In the town of Niafunke, in Mali, Ali Farka Toure is a legend. He spent the last few years of his life as it’s mayor until his death in 2006. A memorial was raised in his honor, but today, there is something missing in the town’s streets. Radical Islamists have taken over the region by force, and introduced a strict social code regarding music: all forms of music are banned in Mali.
The town that is host to the DNA of the blues can no longer listen to the music that was such a rich part of their heritage for decades.
It is widely accepted that the roots of the blues can be traced back to this part of the world, and was documented in Martin Scorcese’s film from the early 2000’s Feel Like Going Home. Toure appeared in the film, along with American bluesman Corey Harris, and was the first African bluesman to “break through” after he had achieved widespread popularity on his home continent. He was often referred to as “the African John Lee Hooker,” and there is a distinct, exciting similarity between Toure’s African musical style and what the world knows as the blues. Prior to the Scorcese film, Toure and Harris teamed up for an album in 2002 called, Mississippi to Mali.
Toure enjoyed success in western music publications as well, ranking as high as 76 in Rolling Stone’s “The 100 Greatest Guitarists of All Time.” Spin Magazine ranked him number 37.
But now the blues of his former homeland are, for the time being, no more. And the residents don’t like it. “Music is so much part of our culture,” says 28-year-old farmer Ousmane Maiga (not his real name) over the phone in an interview with BBC. “It’s everywhere here, I miss listening to it over tea with my friends on the weekend. I miss attending wedding ceremonies and baptisms. The town has gone silent,” says Maiga “It’s way too quiet”. The parties to blame are Islamist militants linked to al-Qaeda. They have banned everything they deem to be against Sharia, or Islamic law, including all forms of music. They have jammed the radio frequencies and many musicians have been force to flee so they can continue to play.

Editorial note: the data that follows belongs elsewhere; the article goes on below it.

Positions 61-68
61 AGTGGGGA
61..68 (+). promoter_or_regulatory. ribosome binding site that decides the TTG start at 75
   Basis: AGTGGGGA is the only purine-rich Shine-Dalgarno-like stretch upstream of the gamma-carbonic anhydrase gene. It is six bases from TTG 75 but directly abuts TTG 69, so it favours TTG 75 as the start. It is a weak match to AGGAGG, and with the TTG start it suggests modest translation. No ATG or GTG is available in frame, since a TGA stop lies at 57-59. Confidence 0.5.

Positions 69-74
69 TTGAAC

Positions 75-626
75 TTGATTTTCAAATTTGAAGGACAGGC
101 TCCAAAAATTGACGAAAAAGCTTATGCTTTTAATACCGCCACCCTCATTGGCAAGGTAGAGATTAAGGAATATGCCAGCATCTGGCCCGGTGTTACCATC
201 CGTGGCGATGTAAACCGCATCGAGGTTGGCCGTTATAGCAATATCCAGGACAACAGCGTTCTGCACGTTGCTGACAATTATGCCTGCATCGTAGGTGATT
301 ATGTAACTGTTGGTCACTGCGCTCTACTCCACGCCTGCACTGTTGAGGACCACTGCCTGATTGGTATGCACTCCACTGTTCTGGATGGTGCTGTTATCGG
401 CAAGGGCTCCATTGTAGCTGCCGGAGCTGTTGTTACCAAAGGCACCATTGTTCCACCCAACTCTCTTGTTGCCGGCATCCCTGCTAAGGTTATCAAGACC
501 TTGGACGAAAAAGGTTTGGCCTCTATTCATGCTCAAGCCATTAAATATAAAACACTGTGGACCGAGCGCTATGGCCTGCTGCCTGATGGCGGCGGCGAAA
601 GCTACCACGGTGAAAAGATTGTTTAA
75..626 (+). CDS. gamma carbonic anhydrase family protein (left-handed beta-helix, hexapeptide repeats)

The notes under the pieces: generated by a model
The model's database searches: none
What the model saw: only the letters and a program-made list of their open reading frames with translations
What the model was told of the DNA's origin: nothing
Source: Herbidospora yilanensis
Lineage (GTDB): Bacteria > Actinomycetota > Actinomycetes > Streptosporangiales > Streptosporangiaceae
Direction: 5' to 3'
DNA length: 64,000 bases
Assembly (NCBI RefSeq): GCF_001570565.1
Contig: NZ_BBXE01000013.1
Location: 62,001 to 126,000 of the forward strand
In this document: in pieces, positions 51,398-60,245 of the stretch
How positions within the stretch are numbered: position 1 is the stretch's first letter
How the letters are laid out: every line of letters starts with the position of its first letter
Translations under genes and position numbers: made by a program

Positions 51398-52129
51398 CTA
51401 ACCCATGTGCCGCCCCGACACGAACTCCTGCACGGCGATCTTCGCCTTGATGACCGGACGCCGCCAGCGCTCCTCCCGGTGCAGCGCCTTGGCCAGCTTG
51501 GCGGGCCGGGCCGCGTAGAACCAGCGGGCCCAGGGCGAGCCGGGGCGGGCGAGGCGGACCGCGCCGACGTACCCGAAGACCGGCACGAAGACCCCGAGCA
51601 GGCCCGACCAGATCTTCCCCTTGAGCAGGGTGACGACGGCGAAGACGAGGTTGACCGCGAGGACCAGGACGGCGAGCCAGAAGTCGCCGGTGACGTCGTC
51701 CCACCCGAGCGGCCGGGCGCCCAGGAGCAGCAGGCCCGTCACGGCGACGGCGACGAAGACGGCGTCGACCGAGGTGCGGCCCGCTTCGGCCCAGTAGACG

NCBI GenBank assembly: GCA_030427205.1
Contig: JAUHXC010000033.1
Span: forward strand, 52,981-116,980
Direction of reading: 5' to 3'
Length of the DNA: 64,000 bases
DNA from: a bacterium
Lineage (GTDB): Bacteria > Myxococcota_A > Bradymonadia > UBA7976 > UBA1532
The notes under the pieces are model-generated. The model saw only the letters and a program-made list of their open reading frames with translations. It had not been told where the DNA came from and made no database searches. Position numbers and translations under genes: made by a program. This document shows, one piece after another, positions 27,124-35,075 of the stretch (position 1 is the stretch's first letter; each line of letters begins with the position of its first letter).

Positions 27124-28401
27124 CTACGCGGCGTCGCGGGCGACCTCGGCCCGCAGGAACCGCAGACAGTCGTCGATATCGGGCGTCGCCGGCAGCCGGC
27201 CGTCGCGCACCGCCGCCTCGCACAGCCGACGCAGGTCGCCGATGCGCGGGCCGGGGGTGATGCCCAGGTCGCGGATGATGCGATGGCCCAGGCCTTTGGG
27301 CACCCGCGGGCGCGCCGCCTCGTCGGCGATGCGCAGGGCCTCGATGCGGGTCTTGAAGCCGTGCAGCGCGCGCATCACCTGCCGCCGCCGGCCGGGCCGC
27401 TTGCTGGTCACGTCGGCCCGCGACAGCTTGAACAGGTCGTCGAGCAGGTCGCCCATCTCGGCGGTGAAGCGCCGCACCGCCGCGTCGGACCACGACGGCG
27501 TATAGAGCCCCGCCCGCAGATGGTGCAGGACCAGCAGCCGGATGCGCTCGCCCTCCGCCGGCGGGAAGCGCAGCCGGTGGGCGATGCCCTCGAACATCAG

The BBC reported that even cell phone ringtones are not safe: militarists have confiscated cell phones with musical ringers and replaced the ringers with spoken verses from the Quran.
Another famous Mali musician, Salif Keita, had this to say “they are destroying our culture, if there’s no music, no Timbuktu, it means that there is no more culture in Mali,” he adds, sitting in the grounds of his home, located on the small island he owns on the river Niger, outside the capital. Bamako was preparing for a world tour to accompany the release of his latest album.
Ali Farka Toure and many other talented blues players from Mali took the sound they loved, that was a huge part of their very existence, and played it to a captivated international audience… but now Mali has grown silent.